Saturday, August 16, 2008

ICEL: The Land of the Greedy

Bernard Brandt took a look at ICEL's standard contract for use of ICEL v.1.0 language.

[T]ry finding any online texts for ICEL. Good luck. Or perhaps I should say, fat chance. Some good people have attempted to put ICEL texts online so that people could actually see what they said (or more to the point, did not say.) In each case, the minions of ICEL acted to make them take those texts off the internet.

I took the opportunity to access the ICEL’s statement on copyright, which includes their sample contract, which they impose on anyone so foolish to attempt to use their texts in a liturgical setting. Basically, if you were to use ICEL texts exclusively for a musical setting, ICEL charges between 10% and 11% of the price of the text as their share of royalties.

I will beg to point out that the standard in which most choral music publishers give to composers is 10 percent. In other words, if a composer were so foolish as to use an ICEL text for his or her work, all of the royalties would go to ICEL, instead of the composer. Is it any wonder why composers are somewhat less than willing to use ICEL texts?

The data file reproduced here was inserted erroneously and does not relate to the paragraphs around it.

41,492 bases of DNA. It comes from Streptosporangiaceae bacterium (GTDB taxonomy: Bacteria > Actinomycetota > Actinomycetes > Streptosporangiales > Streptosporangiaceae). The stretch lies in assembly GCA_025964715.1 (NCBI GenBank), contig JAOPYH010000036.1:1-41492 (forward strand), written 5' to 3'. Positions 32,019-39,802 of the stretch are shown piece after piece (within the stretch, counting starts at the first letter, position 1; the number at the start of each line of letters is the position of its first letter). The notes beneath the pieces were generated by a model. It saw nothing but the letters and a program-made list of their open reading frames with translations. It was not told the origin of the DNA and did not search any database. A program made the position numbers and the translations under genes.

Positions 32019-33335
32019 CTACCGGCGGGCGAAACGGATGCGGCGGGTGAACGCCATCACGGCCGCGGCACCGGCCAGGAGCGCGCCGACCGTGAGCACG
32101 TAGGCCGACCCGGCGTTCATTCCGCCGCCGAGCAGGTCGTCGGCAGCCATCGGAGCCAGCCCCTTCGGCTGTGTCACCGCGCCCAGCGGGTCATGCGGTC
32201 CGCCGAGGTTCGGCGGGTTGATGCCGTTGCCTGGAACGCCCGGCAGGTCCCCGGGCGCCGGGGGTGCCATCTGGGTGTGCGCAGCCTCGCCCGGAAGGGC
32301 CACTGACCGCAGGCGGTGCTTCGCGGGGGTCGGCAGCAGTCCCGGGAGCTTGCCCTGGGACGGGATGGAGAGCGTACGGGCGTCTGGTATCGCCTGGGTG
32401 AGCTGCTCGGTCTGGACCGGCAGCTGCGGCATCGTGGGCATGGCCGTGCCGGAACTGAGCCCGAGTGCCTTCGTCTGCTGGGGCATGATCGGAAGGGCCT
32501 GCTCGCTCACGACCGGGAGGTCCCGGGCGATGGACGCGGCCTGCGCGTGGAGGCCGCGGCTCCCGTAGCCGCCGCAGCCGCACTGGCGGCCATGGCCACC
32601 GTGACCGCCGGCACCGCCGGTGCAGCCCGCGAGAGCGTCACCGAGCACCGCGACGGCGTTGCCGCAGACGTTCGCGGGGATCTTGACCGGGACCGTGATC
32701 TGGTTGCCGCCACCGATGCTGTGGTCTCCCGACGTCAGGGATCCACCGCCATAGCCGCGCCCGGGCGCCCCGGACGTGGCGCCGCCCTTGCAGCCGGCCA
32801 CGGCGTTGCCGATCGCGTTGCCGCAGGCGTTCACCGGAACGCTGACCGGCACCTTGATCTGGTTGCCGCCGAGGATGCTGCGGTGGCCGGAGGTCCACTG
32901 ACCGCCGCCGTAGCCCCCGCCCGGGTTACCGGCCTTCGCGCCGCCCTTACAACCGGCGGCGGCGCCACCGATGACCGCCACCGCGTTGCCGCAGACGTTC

But wait: it gets even better. The Sample Contract (which is on and after page 20 of the PDF text) states in Section 7 of the Contract that if anyone fails to pay royalties on the disputed text, that they forfeit all rights under the contract. In short, that means that all rights to their work goes to ICEL. How Christian. How generous of them.

But wait, there’s more: Under section 9 of the Sample Contract, in the event that the Publisher fails to keep the publication in print, the contract is void, and ICEL gets all rights in the work. Oh, yes, and under section 16 of the Sample Contract, in the event that the publisher becomes insolvent or bankrupt, all rights revert to ICEL as well.

An old friend of mine, very knowledgeable of the ying-and-yang in liturgical affairs, told me 15 years ago that ICEL's copyright policy was "all about the money."

There's little doubt that it was 'all about fidelity' to the original never was.

HT: Aristotle

1 comment:

David said...

The road to hell is paved with bishop's skulls.